How to Overcome Cybersecurity Challenges in Financial ITSM

Last year, a comprehensive IT security report published by the U.S. Government Accountability Office detailed the inner workings of 15 major and minor depository institutions, as well as where and to what degree these banks, credit unions and perhaps even the rest of the financial sector continue to fall short of the high standards the GAO and other regulatory bodies expect from 21st-century businesses operating at such a high potential for cyber attacks.

Inflexible IT: The financial sector's worst nightmare
GAO showed widespread failure to create, organize and analyze incident reports and other documentation related to security deficiencies. Not only does this information help banks and other depositories continually improve in targeted, substantial ways, but it also helps regulators to better rely on incident report data and subsequent findings gleaned from bankers as a means to tailor industry-wide examinations so they can account for emerging threats.

This is hardly the only cybersecurity trouble the banking industry faces today, and it will certainly have many hurdles to traverse in the coming years. Innovations like mobile payment applications and cryptocurrency, as well as the ever-mounting sophistication of hackers will keep the financial sector plenty busy. So, while GAO constructively criticizes banking for lacking the capacity to learn from their past mistakes - in a sense, literally - its cybersecurity shortcomings only emphasize how truly unprepared these institutions may be for the future. After all, incomplete cyberthreat documentation is often more of a clerical, administrative oversight than a technical one.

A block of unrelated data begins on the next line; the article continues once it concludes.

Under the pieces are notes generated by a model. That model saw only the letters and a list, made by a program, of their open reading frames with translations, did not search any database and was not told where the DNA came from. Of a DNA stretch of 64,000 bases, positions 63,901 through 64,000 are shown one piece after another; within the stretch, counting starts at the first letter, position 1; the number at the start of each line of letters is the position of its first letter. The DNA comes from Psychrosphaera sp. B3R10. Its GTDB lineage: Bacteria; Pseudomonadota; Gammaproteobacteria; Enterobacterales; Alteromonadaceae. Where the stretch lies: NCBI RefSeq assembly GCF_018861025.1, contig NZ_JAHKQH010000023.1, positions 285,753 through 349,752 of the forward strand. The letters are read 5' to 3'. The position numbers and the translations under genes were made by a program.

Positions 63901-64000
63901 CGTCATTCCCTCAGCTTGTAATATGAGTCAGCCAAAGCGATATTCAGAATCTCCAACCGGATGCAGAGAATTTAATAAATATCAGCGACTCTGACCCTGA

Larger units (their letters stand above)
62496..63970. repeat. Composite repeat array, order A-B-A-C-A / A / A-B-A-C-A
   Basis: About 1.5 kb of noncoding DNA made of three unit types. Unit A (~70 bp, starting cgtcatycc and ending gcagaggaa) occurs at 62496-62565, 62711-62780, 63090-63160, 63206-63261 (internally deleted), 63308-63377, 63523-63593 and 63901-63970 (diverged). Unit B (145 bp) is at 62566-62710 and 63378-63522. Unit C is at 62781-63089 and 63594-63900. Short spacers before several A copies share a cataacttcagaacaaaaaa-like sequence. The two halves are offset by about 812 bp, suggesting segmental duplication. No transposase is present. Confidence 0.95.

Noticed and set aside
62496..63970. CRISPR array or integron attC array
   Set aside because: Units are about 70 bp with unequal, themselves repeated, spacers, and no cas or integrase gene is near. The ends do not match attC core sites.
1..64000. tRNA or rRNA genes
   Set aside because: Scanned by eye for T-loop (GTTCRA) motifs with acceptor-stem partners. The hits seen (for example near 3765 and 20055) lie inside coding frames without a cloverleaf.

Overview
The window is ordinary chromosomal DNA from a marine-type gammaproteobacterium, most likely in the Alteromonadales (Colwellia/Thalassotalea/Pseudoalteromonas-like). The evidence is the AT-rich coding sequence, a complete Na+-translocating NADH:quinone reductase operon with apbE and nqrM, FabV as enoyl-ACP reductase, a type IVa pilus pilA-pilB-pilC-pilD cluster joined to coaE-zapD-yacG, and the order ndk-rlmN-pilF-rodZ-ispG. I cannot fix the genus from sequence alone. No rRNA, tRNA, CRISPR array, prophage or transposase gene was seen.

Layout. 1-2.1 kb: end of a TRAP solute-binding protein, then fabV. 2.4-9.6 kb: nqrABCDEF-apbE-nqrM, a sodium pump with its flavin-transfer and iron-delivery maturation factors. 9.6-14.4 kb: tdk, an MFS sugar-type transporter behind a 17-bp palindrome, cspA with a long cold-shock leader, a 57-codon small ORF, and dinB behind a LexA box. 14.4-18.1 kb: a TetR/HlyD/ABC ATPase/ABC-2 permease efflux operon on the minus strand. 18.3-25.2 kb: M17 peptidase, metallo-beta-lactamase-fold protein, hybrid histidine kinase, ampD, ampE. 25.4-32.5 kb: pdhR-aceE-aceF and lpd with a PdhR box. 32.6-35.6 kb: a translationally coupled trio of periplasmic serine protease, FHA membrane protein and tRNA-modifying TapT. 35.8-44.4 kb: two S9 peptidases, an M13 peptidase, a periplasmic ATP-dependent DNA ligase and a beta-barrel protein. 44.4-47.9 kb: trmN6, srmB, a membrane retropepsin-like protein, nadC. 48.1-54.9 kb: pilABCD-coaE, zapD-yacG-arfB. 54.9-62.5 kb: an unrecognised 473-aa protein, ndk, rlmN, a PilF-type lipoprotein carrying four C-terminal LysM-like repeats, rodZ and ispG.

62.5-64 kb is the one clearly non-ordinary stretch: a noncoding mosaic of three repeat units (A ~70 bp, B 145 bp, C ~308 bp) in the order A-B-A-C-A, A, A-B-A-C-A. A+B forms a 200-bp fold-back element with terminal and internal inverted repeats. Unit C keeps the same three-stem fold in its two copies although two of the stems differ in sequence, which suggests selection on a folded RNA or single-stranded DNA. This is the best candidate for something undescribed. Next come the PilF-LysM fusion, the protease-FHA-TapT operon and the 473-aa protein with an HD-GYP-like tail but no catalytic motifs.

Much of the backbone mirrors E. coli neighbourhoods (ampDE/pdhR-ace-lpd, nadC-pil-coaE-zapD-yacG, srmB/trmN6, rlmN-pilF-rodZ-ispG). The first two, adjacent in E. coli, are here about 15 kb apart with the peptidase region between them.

Advanced IT service management suites combine incident, problem and change management, as well as other useful modules, into a single platform, allowing enterprise technicians and developers to integrate new code into their configurations painlessly and securely. ITSM software typically includes documentation recall and other such services which can aggregate data to export it into ad hoc reports or combine it with other data sets which can be used with configurable dashboards. Features like these enhance the transparency of vital information for both users and regulators, leading to more actionable intelligence and more agile cybersecurity standards for the industry as a whole.

And therein lies the crux of the matter; out of principle, regulators do not endorse specific products or services guaranteed to afford compliance. How could they? No such thing exists. Compliance, after all, is less like a finish line after a long-distance run and more like a constant game of juggling where a partner adds bowling pin after bowling pin to the spectacle. Drop one and risk losing your once-captivated audience (read: happy customers, stock prices and credibility).

Since we've discussed how intelligent ITSM suites could help financial IT reorganize processes for more resilient protection, let's look at what advanced change management resources could do to more directly prevent breaches:

Data breaches from flawed configuration